Rescuers usually work only briefly with living victims. The rescuers’ work in this situation, as in previous mass deaths from aircraft disasters, was prolonged. When similar situations arise again, those responsible for furnishing and assigning personnel should use older, experienced people whenever possible. Younger people should be paired with older ones. Rotation of jobs may be desirable. Careful attention should be paid to day-by-day emotional support, perhaps in a group discussion setting, by mental health professionals. There is real value, especially for young men, in understanding that others feel the same strong emotions under such circumstances, that each is not alone in the strength of his shock, grief, and anger. The use of humor as a coping mechanism in situations of extreme stress (combat, surgery, disasters) is well known. Similarly, a feeling of group participation in a worthy cause can give meaning to otherwise intolerable situations. Altruism, working for a greater good, is a strong and mature coping skill (12).

Certainly, such a project should have a formal termination for individuals or for the whole group. Recognition by valued authority is a powerful antidote for perceived suffering, as we are now learning from our Vietnam veterans. Judicious, equitable distribution of awards, decorations, and certificates is important. A sensitive debriefing for those involved in such an undertaking may defuse future emotional effects. Necessary follow-up care may be given, using the crisis intervention model (13, 14). I strongly suggest that operational plans for dealing with future mass casualty situations include specific provisions for mental health professionals to monitor those involved as rescuers as well as the victims and to provide nonthreatening group opportunities for emotional support.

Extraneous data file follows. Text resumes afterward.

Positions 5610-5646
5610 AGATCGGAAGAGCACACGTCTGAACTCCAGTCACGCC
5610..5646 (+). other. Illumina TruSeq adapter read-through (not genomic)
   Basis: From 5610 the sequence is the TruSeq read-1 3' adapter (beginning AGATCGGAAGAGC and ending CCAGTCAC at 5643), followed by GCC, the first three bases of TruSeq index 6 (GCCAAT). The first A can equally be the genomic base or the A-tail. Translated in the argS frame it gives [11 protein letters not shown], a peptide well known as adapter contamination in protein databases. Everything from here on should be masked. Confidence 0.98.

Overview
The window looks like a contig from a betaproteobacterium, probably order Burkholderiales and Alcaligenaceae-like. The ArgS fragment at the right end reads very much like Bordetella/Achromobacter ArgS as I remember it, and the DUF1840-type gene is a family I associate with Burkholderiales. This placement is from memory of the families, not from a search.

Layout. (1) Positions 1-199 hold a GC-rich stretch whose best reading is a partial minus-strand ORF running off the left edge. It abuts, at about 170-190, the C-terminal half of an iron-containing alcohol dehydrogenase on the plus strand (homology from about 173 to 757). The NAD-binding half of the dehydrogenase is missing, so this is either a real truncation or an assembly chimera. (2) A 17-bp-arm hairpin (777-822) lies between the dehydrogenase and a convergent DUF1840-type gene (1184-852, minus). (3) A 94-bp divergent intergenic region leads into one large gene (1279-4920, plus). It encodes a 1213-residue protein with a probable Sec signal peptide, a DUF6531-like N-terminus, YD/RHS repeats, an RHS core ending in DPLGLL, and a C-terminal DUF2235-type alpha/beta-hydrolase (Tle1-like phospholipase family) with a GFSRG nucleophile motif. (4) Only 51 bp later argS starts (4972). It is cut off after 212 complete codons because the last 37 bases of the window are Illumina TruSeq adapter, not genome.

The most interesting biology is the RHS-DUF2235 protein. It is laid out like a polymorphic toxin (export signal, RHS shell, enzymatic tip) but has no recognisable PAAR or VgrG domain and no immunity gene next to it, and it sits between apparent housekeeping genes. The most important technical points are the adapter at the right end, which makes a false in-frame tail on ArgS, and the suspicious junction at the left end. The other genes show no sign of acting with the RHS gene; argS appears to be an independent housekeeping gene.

1. Fritz CE: Disaster, in Contemporary Social Values. Edited by Merton RK, Nisbet RA. New York, Harcourt, Brace and World, 1961.
  2. Brues AM, Upton AC (eds): Proceedings of the Third Interdisciplinary Conference on Selected Events of a General War: DASIAC Special Report 120. Santa Barbara, Calif., Tempo Press, 1971, p 71.
  3. Laube J: Psychological reactions of nurses in disaster. Nurs Res 22:343-347, 1973.
  4. Wallace AFC: Tornado in Worchester, An Exploratory Study of Individual and Communal Behavior in an Extreme Situation: Report 3. Washington, DC, Committee on Disaster Studies, National Academy of Sciences/National Research Council, 1956.
  5. Glass AJ: Psychological considerations in atomic warfare. US Armed Forces Med J 7:625-639, 1956.
  6. Duffy JC: Emergency mental health services during and after a major aircraft accident. Aviat Space Environ Med 49:1004-1008, 1978.
  7. Davidson AD: Air disaster: coping with stress – a program that worked. Police Stress, spring 1979, pp 20-22.
  8. Lifton RJ: Psychological effects of the atomic bomb, in The Threat of Impending Disaster. Edited by Grosser GK, Wechsler H, Greenblatt M. Cambridge, Mass, MIT Press, 1964.
  9. Wallace AFC: Human Behavior in Extreme Situations, A Survey of the Literature and Suggestions for Further Research: Report 390. Washington, DC, Committee on Disaster Studies, National Academy of Sciences/National Research Council, 1956.
  10. Raker JQ, Wallace AFC, Raynor JF, et al: Emergency Medical Care in Disasters: Report 457. Washington, DC, Committee on Disaster Studies, National Academy of Sciences/National Research Council, 1956.
  11. Rayner JF: How do nurses behave in disaster? Nurs Outlook 6:572-576, 1958.
  12. Vaillant GE: Adaptation to Life. Boston, Little, Brown, 1977, p 386.
  13. Butcher JN: The role of crisis intervention in an airport disaster plan. Aviat Space Environ Med 51:1260-1262, 1980.
  14. Kentsmith DK: Minimizing the psychological effects of a war-time disaster on an individual. Aviat Space Environ Med 51:409-413, 1980.